And the constitution itself says that “all executive and judicial Officers, both of the United States and of the several States, shall be bound by Oath or Affirmation, to support this Constitution.” Which is what gives them the duty to declare what they believe the constitution to mean, and enforce that (to the extent of their powers).

    Clearly no one has a natural right to have the government say that their actions are good, natural rights pre-exist government and as such cannot include government in that right. I believe that gay people, or any two individuals who wish to get married can get married in the church of their choice (assuming the church agrees). That is a natural right, no one who is not a part of that marriage ceremony is harmed by it. If you believe it isn’t a “real” marriage ceremony that it didn’t mean anything, that’s your choice, but government should never be stopping two people who both want to do something from doing that unless it harms others. That’s the whole point of natural rights. But no one has the natural right to have the government say their actions are good, to endorse their acts, or to have government define marriage the way they want it to be defined. That’s up to each state to decide under the 10th amendment as the people of this state did.

  8. Devin Watkins says

    One other thing I talked about why the supreme court has a duty to interpret the constitution and decide cases based on what they believe it originally means. But re-reading your comment, maybe your trying to say where would the supreme court reading the constitution understand that there are these rights and what they are? Well I would again look at Federalist #84, its in the limited and enumerated powers of the government combined with the general understanding of all the founders that individuals had natural rights (see decl of independence among other sources). If the government is founded upon natural unalienable tights of individuals that pre-exist even the constitution, clearly nothing the constitution does can limit those rights. And with that understanding the clear limited and enumerated powers of congress were an attempt to prevent government from violating peoples natural rights (“that to secure these rights governments are instituted among men”). Under that view any attempt to interpretation of the powers of the federal government such that it violated individuals natural rights was not the original meaning of the limited and enumerated powers of the federal government. This is even before the 9th amendment existed, the 9th amendment makes this clearer and explicit constitutional text that the supreme court (and the other branches of government) is bound to follow.

  9. gabe says

    really?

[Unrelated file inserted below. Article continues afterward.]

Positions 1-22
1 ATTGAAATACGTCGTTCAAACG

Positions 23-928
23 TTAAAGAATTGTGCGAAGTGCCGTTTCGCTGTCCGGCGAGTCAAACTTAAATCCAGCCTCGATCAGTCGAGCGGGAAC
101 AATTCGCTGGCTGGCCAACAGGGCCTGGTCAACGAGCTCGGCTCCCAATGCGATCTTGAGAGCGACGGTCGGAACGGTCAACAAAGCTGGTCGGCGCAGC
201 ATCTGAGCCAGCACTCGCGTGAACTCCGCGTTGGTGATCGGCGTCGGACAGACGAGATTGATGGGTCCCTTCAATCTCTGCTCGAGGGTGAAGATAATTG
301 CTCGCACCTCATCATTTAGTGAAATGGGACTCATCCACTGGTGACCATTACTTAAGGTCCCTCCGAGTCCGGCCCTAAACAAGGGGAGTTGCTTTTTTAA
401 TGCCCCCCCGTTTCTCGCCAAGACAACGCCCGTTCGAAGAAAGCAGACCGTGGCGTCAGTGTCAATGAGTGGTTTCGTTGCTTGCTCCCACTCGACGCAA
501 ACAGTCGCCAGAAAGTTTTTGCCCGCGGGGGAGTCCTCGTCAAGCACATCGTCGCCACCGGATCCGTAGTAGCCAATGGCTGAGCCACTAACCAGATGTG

And now that the court in its infinite wisdom has determined that certain citizens have a right to entitlement payments of various sorts, where do you (or our Black robed friends) believe it ends?
    Also, bear in mind that New Deal era SC Justices declared that the 9th and 10th amendments were nothing more than “truisms” and as such were of no substantive value.
    Moreover, with the passage of the 17th Amendment, the federalism, which is implied in some of the comments here no longer obtains – leaving us with the situation which you seemingly applaud – the never ending expansion of “rights” that to the mind and sensibilities of the Founders would be quite obviously shocking.

  10. Devin Watkins says

    So yes the New Deal era SC declared the 9th and 10th amendment were truism and had no substantive value, but they were wrong. The cannon of construction called the presumption against surplusage a presumption against any interpretations that make even one word superfluous. Clearly that interpretation would make the entire 9th and 10th amendments superfluous. The more modern court has taken much stronger interpretations on the 10th amendment (although no decisions on the 9th).

    I never said anything about a “right to entitlement payments”. I am talking about natural rights, rights that pre-exist government and as such you can never have a natural right to be given anything by government. All you can have natural rights are to not have the government interfere with something. And natural rights must by their very nature involve no interference with others rights (one cannot have the right to harm someone else because they have the right not to be harmed, your right to swing your arms ends before your arms hit me). So natural rights are only those that do not involve government (in giving benefits of any kind) and in which no one is harmed by the act.

  11. says

    David, I’ll return w/my new posting to you after Christmas. I don’t think it is appropriate today or tomorrow. Have a great one! And to all our great posters here — Merry Christmas/Happy Holidays!
    Respectfully, John